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Racist parents? Banned from Japan. 2007/7/15 11:57
I'm a 14 year old American girl, freshman in high school. My father
is military and we were stationed in Okinawa, JP for three years and
returned to America a year ago. I absolutely did NOT want to leave,
but obeying my parents, left with little complaint. While I was there,
I was studying Japanese on my own accord and found that I really
enjoyed it, it was sort of a godsend and I didn't really begin to
enjoy my life until I began the language, mainly because I began to
make Japanese friends. I always had trouble making friends with
Americans, mainly because of a maturity difference, but found that
I made friends easily with Japanese people.

However, once I began making friends, my parents forbid me to see them.
They claimed that all Japanese (or even Asian people), at that were
perverts who hated Americans (even though my friends were girls as I am)
I was discouraged, but continued studying anyways. I have never heard
them once say a good thing about an asian person, they prefer to
mock them and even go as far as to do impersonations and "asian eyes",
i.e. pulling on the sides of their eyes to make them slanted.

Then we moved back here, and I have been extremely upset ever since.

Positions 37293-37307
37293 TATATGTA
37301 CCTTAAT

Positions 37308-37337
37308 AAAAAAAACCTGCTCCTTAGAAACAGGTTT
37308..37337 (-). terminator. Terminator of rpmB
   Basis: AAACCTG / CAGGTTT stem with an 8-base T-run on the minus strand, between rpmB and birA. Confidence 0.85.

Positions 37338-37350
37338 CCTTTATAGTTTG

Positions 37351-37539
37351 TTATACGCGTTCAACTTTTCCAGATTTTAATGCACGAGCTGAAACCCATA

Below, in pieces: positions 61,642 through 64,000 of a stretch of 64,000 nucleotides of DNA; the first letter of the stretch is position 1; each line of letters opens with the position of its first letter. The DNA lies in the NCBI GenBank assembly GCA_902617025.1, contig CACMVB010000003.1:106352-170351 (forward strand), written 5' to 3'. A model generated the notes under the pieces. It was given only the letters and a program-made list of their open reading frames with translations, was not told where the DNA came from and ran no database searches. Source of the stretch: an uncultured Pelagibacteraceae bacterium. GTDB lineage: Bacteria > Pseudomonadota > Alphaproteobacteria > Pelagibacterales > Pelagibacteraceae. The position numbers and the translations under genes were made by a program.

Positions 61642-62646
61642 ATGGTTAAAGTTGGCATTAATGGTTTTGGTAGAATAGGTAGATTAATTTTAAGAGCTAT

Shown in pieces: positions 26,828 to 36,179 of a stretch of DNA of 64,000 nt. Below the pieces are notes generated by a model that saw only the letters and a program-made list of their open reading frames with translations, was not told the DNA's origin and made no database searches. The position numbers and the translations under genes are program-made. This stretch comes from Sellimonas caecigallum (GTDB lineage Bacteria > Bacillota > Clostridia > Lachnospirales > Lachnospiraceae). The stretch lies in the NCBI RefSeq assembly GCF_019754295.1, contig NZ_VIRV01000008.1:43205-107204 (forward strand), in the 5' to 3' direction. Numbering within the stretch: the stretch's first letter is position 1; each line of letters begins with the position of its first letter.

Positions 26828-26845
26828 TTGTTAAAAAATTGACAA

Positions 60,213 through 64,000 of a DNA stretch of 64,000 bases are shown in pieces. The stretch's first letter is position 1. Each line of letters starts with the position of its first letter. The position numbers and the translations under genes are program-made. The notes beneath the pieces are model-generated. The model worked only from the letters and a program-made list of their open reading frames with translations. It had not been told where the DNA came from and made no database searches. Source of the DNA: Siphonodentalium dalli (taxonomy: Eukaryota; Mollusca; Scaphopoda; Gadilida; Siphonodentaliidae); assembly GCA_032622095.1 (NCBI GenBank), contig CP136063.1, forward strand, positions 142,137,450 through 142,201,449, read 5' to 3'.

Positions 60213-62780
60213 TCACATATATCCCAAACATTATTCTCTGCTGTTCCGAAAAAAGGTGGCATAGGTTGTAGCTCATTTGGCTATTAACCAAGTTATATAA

I could hardly stand my parents before, but now they are driving me
totally insane. If I even mention the word, "Japan" they go totally
physco, my father even threatening to "make my life hell" if I don't
stop being so "disrespectful" to their opinion. He said I should be
happy with my life because I have a roof over my head, ect ect. Both parents
agree that I must wait until I am 18 or in college to ever go there

My Japanese skills are declining fast, and although I try to maintain
them by keeping a Japanese blog, that is only helping my typing skills
and I can no longer write or speak, let alone understand spoken Japanese.
Penpals are not enough to keep (somewhat) language fluency.

I really would like to leave my parents and live on my own, but
my age and education level prevents that. I try to make the best of
my situation but I can't stop thinking about Japan. It's as though I
was born in the wrong body, I have never been able to find happiness
in America. People are supposed to make their own happiness (or so
my mother says), but it is difficult when you aren't comfortable
at home or school. The only reasons I keep my grades up and attend
all honors classes is not because I have great parents, but because
I want to leave them ASAP, and college is the best way.

I don't want to sound immature or like I'm complaining, I simply want
to get out of here.
by Mari  

18 sounds reasonable 2007/7/16 09:32
Hi Mari-san,

It's really sad that people who are stationed here to protect and cooperate with us have to sound so negative about the race living here. At the same time it's very reasuring to know that their children will eventually be a good bridge over the cultures. Then I know it's difficult for them having multiple cultures inside them and having to be forced to go back and forth. It's wonderful and suffering at the same time. Like you, I am a Japanese woman who lived in L.A. for nearly five years in my youth due to my father's job. I had thought that my parents were social with the locals too, but later on I began to discover that my father is quite racist, and he did used to critisize the race of my best friends even as we were living there. I was furious having to listen to that.